Baker: In MLL Pick Your Spot…Carefully

In my last column I discussed how the foundation of Major League Lacrosse provided field players with the opportunity to play professionally after graduation.  The league is entering its fourteenth season despite naysayers predicting the dissolution every year.  Fourteen years may appear to be the miniscule compared to the history of the NFL, NBA, NHL, or MLB.  The MLL proves that it is the league that just will not fold.  What does the future of the league hold for the fans and players?  In one word the future is expansion.

Expansion gives the MLL more exposure and opportunity for television revenue.  Money is the life blood of any sports league.  Ticket sales, merchandising, and TV dollars made the NFL the financial giant it is today.  Have you priced any authentic NFL team merchandise lately?  The same holds true for any of the “big time” sports leagues.  I am not advocating a shotgun approach of placing a “splash” franchise in every city.  “Splash” franchises are teams placed in cities with the hope that they will catch on and prove profitable.  Hope has yet to prove a sound business strategy.  The league learned its lesson from franchises that either folded or relocated.   The L.A. Riptide, San Francisco Dragons, Bridgeport Barrage, or New Jersey Pride all played some incredible lacrosse and fielded some great teams.  These were all cities with large population bases and or close to lacrosse hotbeds, but for whatever reasons could not sustain teams.  The MLL’s current strategy of careful research includes holding the All Star Game and showcase games in potential cities.  In addition to gauging the interest and attendance of these games, there is market research including average income, ownership solvency, facilities, community interest, and location.  Location means everything in business.  A good one almost assures success, but a bad one dooms you.  A potential franchise needs all of these elements

What makes a good location?  It has to be easily accessible by air and ground transportation for players and fans.  Players often have jobs in cities outside their team’s city.  They are flown in with their gear before weekend games and the price of airfare adds up quickly.  If a player moves to a location where the cost and flight time are prohibitive then the harsh reality of business sets in and a decision must be made.  Players that live across the country are almost limited to either the Denver Outlaws or Ohio Machine.  Realistically will a player be fresh and ready to play in Rochester or Florida after flying in from the west coast?  Maybe, but more often than not it will eventually wear down the athlete.  The most recent draft saw many selections based on not just pure talent, but where the player planned to live and commitment to the field game over the indoor game.  If you think that travel does not figure into selection and retention of players guess again because sports is a business.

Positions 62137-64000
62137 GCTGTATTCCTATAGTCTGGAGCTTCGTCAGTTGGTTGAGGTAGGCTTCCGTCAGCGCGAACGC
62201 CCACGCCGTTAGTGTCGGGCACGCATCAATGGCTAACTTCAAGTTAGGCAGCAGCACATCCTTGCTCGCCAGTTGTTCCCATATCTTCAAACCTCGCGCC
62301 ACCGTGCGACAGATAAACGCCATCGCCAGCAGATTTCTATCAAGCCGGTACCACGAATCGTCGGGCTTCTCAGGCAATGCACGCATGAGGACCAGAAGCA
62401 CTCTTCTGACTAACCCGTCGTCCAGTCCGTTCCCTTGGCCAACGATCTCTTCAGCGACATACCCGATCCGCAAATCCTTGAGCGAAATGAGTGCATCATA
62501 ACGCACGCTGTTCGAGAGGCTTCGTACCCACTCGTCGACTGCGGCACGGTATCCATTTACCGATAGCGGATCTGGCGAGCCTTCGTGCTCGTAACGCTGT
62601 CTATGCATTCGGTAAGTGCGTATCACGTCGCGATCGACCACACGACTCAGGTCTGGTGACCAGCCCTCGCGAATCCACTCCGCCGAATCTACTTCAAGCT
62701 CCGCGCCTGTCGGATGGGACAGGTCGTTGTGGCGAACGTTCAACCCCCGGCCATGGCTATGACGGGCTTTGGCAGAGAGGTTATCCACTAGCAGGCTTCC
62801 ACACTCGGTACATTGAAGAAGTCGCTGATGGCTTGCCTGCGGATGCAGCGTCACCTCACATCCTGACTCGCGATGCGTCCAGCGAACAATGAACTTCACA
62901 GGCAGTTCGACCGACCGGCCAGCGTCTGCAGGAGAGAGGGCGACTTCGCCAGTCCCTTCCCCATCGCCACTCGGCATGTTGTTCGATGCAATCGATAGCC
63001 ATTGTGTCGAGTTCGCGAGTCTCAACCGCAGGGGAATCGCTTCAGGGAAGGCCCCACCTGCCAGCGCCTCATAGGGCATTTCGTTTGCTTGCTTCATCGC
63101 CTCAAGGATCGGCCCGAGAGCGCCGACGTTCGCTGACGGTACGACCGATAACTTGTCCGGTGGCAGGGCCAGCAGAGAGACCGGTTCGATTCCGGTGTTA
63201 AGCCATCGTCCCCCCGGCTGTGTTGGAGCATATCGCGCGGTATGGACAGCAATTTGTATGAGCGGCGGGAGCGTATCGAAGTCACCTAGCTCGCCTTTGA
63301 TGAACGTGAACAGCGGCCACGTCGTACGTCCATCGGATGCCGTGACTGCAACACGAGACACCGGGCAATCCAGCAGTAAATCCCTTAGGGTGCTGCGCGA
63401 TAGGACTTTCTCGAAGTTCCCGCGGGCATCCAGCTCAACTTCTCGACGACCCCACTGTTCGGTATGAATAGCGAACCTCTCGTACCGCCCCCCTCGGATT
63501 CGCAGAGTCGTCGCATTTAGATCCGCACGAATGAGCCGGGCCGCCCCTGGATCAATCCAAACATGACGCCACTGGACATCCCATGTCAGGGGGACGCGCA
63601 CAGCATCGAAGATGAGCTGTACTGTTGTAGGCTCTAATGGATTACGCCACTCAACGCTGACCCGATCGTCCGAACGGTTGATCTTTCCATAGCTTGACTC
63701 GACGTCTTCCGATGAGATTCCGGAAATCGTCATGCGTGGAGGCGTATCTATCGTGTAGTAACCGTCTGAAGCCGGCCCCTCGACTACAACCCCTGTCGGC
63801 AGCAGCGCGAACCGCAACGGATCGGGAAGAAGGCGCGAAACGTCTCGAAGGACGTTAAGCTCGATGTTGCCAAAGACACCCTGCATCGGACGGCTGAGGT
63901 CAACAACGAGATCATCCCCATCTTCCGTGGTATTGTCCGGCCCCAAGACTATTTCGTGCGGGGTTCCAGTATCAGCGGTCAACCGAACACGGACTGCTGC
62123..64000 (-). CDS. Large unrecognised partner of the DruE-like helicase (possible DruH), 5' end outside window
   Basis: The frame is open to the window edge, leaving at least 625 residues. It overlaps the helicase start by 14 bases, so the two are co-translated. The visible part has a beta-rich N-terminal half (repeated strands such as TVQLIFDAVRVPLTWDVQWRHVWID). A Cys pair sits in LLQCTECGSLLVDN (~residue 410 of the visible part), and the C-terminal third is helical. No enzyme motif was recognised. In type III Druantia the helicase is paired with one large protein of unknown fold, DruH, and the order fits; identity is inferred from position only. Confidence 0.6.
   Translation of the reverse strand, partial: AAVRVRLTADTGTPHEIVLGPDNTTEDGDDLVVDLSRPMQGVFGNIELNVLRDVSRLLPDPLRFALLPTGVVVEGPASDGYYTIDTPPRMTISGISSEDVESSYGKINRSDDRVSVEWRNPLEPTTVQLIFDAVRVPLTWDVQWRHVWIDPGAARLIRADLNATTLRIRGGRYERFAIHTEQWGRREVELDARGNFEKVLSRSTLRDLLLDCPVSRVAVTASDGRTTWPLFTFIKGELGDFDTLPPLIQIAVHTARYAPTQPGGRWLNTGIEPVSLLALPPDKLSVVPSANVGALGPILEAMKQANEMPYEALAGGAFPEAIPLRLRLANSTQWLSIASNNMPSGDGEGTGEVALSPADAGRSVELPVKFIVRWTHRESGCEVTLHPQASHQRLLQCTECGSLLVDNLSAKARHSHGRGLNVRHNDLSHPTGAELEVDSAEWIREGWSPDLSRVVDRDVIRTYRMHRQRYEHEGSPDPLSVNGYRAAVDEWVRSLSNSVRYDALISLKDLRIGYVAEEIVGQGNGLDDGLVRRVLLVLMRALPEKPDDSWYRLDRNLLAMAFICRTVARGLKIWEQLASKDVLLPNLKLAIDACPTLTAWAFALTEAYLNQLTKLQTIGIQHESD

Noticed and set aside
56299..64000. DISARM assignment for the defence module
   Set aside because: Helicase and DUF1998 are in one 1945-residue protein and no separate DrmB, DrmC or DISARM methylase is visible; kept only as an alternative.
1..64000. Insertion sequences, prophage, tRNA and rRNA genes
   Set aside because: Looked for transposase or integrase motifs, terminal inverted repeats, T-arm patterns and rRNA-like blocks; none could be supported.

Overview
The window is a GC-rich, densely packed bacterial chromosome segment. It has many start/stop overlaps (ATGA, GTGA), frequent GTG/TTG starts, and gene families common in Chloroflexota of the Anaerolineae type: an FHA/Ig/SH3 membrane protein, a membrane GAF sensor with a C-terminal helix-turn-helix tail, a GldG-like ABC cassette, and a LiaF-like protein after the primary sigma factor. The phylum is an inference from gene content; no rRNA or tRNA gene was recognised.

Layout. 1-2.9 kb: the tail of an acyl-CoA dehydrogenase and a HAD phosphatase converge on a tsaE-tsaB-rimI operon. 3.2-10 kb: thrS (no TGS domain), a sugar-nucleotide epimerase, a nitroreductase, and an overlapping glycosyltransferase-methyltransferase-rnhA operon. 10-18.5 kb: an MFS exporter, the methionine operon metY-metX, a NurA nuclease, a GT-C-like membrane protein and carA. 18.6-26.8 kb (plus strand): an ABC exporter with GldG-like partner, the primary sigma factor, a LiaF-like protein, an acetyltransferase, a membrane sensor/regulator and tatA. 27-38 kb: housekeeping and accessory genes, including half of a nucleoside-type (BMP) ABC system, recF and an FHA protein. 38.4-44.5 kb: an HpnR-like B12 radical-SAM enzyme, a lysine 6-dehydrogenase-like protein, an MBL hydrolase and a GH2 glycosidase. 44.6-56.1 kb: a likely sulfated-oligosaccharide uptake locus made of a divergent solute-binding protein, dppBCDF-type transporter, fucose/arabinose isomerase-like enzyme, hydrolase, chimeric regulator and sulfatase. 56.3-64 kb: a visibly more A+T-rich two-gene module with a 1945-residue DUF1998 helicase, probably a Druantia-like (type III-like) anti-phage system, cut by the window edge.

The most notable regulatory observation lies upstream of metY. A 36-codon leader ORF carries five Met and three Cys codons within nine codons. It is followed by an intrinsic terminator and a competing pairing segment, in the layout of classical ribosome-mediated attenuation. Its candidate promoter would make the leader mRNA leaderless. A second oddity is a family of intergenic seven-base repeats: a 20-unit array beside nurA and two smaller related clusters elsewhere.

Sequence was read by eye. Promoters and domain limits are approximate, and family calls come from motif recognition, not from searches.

Fans are less likely to make the trek to a game if the stadium if difficult to get to or find parking.  If the field or stadium is not lacrosse friendly then attendance falls.  Point in case, the first MLL game my fiancé and I attended was the Rochester Rattlers versus the Chesapeake Bayhawks in St. Petersburg, Florida.  The location was on the water, but it was a baseball stadium and the sight lines were not conducive for view lacrosse.  It was hard to see what was happening on the field.  Parking was difficult at best as you had to fight the downtown traffic.  The Florida Launch game the following year at FAU stadium in Boca Raton provided a better view and more enjoyable experience.  Tickets were cheaper than an NFL or NHL game here in the Tampa Bay area and parking was reasonable.

The player pool exists for at least two more teams without a drop off in the current level of play.  Lacrosse is the only sport to sustain increased participation levels.  More colleges are adding lacrosse as an NCAA sport or MCLA team.  High school teams are no longer limited to the northeast and they fill their rosters with players from the increasing youth lacrosse programs.  Not only does this increase in the number of players provide potential candidates for MLL rosters but produces the fans upon which the league depends.

The MLL is the best version of lacrosse today.  The college game has tradition and the pageantry of championship weekend, but needs some work to break from the stereotype of elitist white niche sport.  The offense has a shot clock that is arbitrarily applied by the referees and hits are almost illegal in the college game.  The faster pace and physicality make the MLL more appealing and break the elitist image.  The players that make it in the league are those that keep themselves in shape year round.  They are the best of the college players dedicated to their craft and sport.

Expansion for the MLL will not be fast or furious.  In ten to fifteen years there will be twelve teams and two divisions with the top eight teams making the play offs.  Game day rosters will be expanded to twenty or twenty-one players.  The all star game will keep the current format to stay true to the origins of the league instead of the traditional division A versus division B.  Players will no longer be able to miss games due to indoor commitments.  As the league grows and TV money grows teams can no longer afford to keep waiting for the indoor season to finish.  As revenues grow the business aspect will take over and some of the closeness of the league will disappear.  The one thing that cannot change is the players and league connection to their fans.